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Focus on Funds

Top Concerns for Global Funds as Brexit Advances

Global funds and their investors are counting on negotiators to stay committed to open markets for fund investment and distribution after the United Kingdom leaves the European Union. In the April 27, 2018, edition of Focus on Funds, ICI Global Managing Director Dan Waters summarizes the potential effects of Brexit on funds.


Stephanie Ortbals-Tibbs, ICI director of media relations: What are the risks and opportunities facing global funds and their investors as the UK prepares to exit the European Union? At Chatham House’s recent spring capital markets conference, that topped the agenda of a panel discussion that ICI Global Managing Director Dan Waters moderated. And afterwards, he shared with me these key takeaways.

Dan Waters, ICI Global managing director: We focus, as you would have expected, on delegation for quite a lot of the discussion. That’s one of the ICI Global members’ most important priorities in the Brexit debate. We heard some encouraging things, I think, from Robert Ophèle, the chairman of the [Autorité des marchés financiers] in Paris, who basically said, “We’re not trying to undermine the global delegation model.”

I think the discussion there is really something more around substance, the demonstration of the control of the delegation. That’s something that I think our members are quite comfortable with, because our members have substantial presences in many jurisdictions in the EU. So I think it was somewhat comforting to hear that kind of discussion going on; that was a big issue. Also, a lot of discussion of the CMU [Capital Markets Union].

Ortbals-Tibbs: Indeed, there was a lot of discussion of, how can we make this something more—well, let’s go back to the word, substantive?

Waters: And that’s been a concern all along. And I think there was a bit of cynicism, I would even say, expressed about why the CMU was launched. But we’re kind of beyond that now, and we’re really looking for some outcomes.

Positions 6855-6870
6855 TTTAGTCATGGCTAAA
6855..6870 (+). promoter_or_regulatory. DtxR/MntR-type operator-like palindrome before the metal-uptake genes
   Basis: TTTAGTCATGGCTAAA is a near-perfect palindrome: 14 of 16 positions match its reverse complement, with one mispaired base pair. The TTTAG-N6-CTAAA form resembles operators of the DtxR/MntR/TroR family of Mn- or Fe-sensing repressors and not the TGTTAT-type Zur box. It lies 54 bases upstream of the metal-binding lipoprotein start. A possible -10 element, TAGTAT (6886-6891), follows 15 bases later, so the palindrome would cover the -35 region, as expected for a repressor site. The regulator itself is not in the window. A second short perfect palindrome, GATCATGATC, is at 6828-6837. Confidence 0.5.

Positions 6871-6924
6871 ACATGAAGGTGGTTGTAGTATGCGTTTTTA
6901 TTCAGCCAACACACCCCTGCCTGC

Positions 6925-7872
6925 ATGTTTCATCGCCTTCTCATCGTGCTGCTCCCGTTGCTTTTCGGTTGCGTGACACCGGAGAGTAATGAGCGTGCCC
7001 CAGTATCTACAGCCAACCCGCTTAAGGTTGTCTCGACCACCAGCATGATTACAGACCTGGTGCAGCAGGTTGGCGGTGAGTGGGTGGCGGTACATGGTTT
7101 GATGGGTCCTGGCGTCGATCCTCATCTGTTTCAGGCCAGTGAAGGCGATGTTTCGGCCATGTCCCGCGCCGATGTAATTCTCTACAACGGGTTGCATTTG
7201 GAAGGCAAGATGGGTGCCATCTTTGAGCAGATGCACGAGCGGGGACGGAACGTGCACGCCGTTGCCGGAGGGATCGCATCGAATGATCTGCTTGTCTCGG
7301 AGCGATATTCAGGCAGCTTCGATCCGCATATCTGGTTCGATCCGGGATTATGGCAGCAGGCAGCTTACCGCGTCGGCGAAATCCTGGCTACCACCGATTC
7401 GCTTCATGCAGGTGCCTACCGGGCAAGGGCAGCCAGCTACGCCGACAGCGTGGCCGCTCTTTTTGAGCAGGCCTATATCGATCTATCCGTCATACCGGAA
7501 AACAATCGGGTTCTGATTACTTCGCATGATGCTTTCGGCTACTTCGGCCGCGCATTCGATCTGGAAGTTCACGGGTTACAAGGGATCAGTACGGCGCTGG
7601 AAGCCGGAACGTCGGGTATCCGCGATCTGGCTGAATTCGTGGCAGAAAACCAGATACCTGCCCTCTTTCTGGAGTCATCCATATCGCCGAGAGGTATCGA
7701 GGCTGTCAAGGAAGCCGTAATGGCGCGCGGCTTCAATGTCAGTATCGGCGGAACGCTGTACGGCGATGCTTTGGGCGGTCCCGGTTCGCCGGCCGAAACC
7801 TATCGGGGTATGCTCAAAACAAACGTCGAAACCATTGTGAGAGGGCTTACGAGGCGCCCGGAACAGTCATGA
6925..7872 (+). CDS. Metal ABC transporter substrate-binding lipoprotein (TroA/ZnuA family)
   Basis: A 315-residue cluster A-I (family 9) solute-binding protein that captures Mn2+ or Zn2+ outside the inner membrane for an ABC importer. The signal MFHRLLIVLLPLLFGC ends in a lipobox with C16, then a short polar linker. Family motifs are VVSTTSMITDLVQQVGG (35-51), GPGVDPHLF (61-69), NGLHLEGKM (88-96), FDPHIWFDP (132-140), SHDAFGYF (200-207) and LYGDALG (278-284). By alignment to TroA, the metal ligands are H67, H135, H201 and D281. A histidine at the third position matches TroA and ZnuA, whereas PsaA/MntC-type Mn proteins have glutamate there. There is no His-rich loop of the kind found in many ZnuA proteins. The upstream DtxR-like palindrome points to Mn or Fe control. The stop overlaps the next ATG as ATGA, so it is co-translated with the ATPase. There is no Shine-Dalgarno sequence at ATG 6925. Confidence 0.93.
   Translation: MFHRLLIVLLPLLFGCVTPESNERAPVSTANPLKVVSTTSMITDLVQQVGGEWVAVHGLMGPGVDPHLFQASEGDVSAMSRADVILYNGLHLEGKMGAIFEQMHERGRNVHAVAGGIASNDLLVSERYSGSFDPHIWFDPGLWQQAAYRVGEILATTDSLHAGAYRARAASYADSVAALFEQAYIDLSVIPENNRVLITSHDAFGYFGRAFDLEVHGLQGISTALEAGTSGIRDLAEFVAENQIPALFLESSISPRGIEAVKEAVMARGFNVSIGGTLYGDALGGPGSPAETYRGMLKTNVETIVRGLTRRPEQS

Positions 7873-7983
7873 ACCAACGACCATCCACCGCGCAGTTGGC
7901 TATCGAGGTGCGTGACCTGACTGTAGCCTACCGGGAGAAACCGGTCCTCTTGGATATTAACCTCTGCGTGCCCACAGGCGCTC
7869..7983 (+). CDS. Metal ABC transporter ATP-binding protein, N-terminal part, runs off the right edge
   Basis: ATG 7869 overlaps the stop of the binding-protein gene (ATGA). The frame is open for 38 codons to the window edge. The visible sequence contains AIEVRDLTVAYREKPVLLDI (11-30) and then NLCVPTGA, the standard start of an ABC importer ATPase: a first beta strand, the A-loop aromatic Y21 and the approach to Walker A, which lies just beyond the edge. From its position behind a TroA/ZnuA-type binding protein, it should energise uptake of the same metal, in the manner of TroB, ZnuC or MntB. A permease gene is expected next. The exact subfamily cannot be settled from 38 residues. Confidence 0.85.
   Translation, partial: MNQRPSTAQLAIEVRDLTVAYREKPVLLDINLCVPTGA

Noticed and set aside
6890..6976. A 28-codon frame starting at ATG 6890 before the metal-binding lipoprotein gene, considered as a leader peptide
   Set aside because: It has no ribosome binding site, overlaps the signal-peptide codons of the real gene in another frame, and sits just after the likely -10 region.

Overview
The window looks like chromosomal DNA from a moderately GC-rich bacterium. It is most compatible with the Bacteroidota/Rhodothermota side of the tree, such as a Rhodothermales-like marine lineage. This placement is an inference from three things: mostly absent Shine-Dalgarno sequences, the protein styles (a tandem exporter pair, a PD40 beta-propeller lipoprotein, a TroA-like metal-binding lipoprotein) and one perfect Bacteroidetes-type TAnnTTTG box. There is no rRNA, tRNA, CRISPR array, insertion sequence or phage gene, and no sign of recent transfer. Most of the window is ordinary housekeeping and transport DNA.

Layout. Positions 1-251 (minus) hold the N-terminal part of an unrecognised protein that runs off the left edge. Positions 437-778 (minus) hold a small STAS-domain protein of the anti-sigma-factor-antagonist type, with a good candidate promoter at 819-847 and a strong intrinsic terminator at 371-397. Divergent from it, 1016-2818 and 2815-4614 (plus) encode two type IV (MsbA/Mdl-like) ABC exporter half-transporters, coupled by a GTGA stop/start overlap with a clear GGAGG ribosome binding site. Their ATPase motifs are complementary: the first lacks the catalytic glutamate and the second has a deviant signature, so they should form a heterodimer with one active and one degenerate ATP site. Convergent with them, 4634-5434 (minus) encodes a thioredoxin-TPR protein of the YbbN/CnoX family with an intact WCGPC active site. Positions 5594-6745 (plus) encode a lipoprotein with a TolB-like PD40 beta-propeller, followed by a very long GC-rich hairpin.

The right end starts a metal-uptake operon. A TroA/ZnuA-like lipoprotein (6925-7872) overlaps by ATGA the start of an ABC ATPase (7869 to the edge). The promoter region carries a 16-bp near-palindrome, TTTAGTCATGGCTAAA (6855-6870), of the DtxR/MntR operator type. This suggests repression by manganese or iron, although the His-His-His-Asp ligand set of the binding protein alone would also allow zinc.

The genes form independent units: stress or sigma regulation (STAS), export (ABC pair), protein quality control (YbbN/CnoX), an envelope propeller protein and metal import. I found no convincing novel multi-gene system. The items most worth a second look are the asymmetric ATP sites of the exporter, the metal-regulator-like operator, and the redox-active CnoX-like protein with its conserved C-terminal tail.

We expressed our disappointment about the recent proposal by the [European] Commission in respect to cross-border barriers to distribution and UCITS, and we were hoping for something a bit more energetic to solve some of the barriers to the single market in UCITS. And I think there’s some support for that on what the panel was hearing as well. That’s the beginning of that process, and we’ll see where that goes from there.

Ortbals-Tibbs: Dan, we can’t close out this conversation without also talking about the discussion about the free-trade agreement.

Waters: So that’s something that our members are very keen to see—namely, that financial services should be included in the scope of the free-trade agreement. It’s very interesting—in references made to the statements by the French minister of finance, who’s been quite categorically saying it’s not possible—but interestingly, the draft guidelines from the [European] Council mention services.

So I think the door is open, and I do think—and I certainly took from some of the things that were said in the discussion today—that reasonable people trying to find a solution ought to be able to find some middle ground there, where financial services could be included.

We all know it’s not going to be the single market, and I think everybody accepts, if you don’t accept the Four Freedoms, you don’t get the single market. The impression is that the UK government’s not looking for the Norway solution. But they’re looking for more than Canada.

And certainly, our members, from our perspective, we want to keep servicing of our funds and our investors’ needs paramount, so that the least disruption is what we’re looking for. We know we’re not going to have the same world that we have now, but we’d like to have one that works for our investors. So I took some hope away from that.

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